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Avoiding ‘Fyre’: Eight key legal issues in running a festival or event

04 September 2019

#Competition & Consumer Law, #Intellectual Property, #Corporate & Commercial Law, #Technology, Media & Telecommunications

Emily Booth

Published by Emily Booth

Avoiding ‘Fyre’: Eight key legal issues in running a festival or event

Most organisations running an event or festival are not going to run into a Fyre Festival scenario (a music event made infamous by allegations of defrauding investors and ticketholders) if they set out with good intentions.

However there are some key issues that organisations need to be mindful of before hosting an event:

  • structure (and we don’t mean your marquee): Who will sign your contracts and how will you separate your legal liability? You don’t want to be personally liable if something goes wrong so running the event as an individual with an ABN for example may not be the way to go. Consider what your exposure is and get advice on your contract structure from Day 1, before you enter into any contracts
  • venue: Venue hire agreements will need to be reviewed for terms that may raise a red flag. These include terms concerning access rights prior to the event, insurance cover and what liability they are asking you to give away
  • staff: Have you got the right contract for the job and know which awards you need to comply with? Are the people you engage independent contractors or employees, and what are your obligations under law? Special rules apply to the creative industries and you will likely need to pay superannuation, as an extended definition of ‘employee’ applies for the purposes of superannuation in this space
  • intellectual property: Running a festival will likely involve the creation or use of intellectual property, such as written, artistic or musical works. You will need to consider how to protect that intellectual property, so it is preserved for future events or festivals without infringing the intellectual property of any third parties. This may involve properly licensing any third party intellectual property that is required, such as obtaining the right music licences or assignments of intellectual property to you
  • sponsorship agreements: When negotiating sponsorship agreements, build in protections for your brand, such as making sure you can terminate the arrangement if the sponsor causes you reputational loss, and putting into writing the commitments the sponsor is making, including both cash and goods and/or services, promotions etc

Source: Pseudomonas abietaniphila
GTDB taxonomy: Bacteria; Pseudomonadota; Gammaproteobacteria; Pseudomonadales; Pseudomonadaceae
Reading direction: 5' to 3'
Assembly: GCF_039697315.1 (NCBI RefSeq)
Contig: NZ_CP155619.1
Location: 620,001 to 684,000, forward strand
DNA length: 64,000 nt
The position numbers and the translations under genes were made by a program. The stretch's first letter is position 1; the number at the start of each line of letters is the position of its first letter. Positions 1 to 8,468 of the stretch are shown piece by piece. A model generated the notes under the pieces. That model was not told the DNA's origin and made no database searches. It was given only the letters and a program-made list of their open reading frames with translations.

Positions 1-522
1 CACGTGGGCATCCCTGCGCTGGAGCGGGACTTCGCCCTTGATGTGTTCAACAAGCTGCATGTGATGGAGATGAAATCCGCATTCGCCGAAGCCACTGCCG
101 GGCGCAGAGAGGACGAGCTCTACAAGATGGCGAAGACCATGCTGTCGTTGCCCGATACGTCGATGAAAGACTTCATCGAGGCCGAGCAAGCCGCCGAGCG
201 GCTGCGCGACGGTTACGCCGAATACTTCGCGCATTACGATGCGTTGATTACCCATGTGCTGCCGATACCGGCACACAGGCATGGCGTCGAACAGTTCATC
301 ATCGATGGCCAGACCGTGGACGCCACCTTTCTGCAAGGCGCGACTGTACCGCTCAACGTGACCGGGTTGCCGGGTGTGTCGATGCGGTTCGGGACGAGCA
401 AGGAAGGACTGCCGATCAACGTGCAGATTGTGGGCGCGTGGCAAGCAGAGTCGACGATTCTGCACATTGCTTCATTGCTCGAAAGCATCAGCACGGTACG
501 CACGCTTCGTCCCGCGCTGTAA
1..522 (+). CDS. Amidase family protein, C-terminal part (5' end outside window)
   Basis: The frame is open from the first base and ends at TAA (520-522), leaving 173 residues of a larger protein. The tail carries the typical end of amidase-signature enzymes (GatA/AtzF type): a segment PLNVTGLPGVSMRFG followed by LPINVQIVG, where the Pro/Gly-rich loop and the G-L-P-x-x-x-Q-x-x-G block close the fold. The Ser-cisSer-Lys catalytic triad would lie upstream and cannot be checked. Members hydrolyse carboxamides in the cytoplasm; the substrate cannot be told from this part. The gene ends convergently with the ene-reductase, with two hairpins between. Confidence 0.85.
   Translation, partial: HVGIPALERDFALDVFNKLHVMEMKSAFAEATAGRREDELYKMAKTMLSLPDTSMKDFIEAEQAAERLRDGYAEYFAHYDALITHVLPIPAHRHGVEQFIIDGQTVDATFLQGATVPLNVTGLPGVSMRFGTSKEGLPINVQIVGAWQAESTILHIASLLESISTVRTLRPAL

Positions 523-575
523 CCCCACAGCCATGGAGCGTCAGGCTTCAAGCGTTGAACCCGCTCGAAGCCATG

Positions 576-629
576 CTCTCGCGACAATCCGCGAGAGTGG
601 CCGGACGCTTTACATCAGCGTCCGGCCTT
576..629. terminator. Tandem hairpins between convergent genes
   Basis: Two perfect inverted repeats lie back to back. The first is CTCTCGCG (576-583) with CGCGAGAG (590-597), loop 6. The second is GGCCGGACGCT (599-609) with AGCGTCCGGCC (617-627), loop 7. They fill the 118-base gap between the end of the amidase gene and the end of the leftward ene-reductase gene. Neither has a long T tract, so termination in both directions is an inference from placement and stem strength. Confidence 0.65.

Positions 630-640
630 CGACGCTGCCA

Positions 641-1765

• advertising: Make sure the advertising of your event complies with all relevant laws, including those under the Australian Consumer Law and the advertising standards codes. You want to avoid making claims that give a potentially false impression of what the ticket holder will see or do at your event. The advertising of the Boomers vs USA game at Marvel Stadium is a recent matter the ACCC is reportedly looking into
  • liability: Consider the occupational health and safety obligations relevant to the location in which your event or festival is being held. What are the potential hazards and what licences do you require, such as for service of alcohol or food?
  • privacy: Events or festivals may involve the collection of extensive personal information from attendees and others. Even if your organisation is not subject to privacy laws that apply to larger businesses, your funding bodies may require that you comply with these laws, and your attendees and sponsors will expect it. Your reputation is everything and you do not want your attendees to have anything but trust in how you will deal with their personal information.

Whether you are running the next Dark MoFo or a sales conference, keep these issues in mind from the start so your dream event does not turn into a nightmare.

Author: Emily Booth

Disclaimer

The information in this publication is of a general nature and is not intended to address the circumstances of any particular individual or entity. Although we endeavour to provide accurate and timely information, we do not guarantee that the information in this newsletter is accurate at the date it is received or that it will continue to be accurate in the future.

Emily Booth

Published by Emily Booth

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